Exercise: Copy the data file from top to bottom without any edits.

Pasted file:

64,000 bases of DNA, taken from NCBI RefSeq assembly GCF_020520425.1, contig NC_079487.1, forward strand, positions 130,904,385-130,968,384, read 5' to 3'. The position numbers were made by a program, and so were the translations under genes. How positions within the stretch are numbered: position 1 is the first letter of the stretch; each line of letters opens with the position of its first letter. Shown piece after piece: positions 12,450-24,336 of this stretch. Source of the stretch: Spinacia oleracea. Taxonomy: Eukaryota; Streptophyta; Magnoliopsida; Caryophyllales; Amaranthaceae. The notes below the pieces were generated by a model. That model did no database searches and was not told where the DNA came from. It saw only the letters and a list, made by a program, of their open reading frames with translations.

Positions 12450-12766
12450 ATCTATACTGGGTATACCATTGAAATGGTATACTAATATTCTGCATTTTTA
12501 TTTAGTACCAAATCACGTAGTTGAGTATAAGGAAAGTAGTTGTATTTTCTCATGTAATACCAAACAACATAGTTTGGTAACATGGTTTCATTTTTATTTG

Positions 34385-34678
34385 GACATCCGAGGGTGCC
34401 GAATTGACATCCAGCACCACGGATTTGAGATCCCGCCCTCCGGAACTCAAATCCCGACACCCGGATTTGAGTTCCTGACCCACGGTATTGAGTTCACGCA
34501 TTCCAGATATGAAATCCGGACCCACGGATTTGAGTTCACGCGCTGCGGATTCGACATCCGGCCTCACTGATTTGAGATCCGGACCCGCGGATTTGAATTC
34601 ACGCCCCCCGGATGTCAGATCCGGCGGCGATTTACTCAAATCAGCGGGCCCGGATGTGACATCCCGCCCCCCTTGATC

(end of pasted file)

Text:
64,000 bases of DNA, taken from NCBI RefSeq assembly GCF_020520425.1, contig NC_079487.1, forward strand, positions 130,904,385-130,968,384, read 5' to 3'. The position numbers were made by a program, and so were the translations under genes. How positions within the stretch are numbered: position 1 is the first letter of the stretch; each line of letters opens with the position of its first letter. Shown piece after piece: positions 12,450-24,336 of this stretch. Source of the stretch: Spinacia oleracea. Taxonomy: Eukaryota; Streptophyta; Magnoliopsida; Caryophyllales; Amaranthaceae. The notes below the pieces were generated by a model. That model did no database searches and was not told where the DNA came from. It saw only the letters and a list, made by a program, of their open reading frames with translations.

Positions 12450-12766
12450 ATCTATACTGGGTATACCATTGAAATGGTATACTAATATTCTGCATTTTTA
12501 TTTAGTACCAAATCACGTAGTTGAGTATAAGGAAAGTAGTTGTATTTTCTCATGTAATACCAAACAACATAGTTTGGTAACATGGTTTCATTTTTATTTG

Positions 34385-34678
34385 GACATCCGAGGGTGCC
34401 GAATTGACATCCAGCACCACGGATTTGAGATCCCGCCCTCCGGAACTCAAATCCCGACACCCGGATTTGAGTTCCTGACCCACGGTATTGAGTTCACGCA
34501 TTCCAGATATGAAATCCGGACCCACGGATTTGAGTTCACGCGCTGCGGATTCGACATCCGGCCTCACTGATTTGAGATCCGGACCCGCGGATTTGAATTC
34601 ACGCCCCCCGGATGTCAGATCCGGCGGCGATTTACTCAAATCAGCGGGCCCGGATGTGACATCCCGCCCCCCTTGATC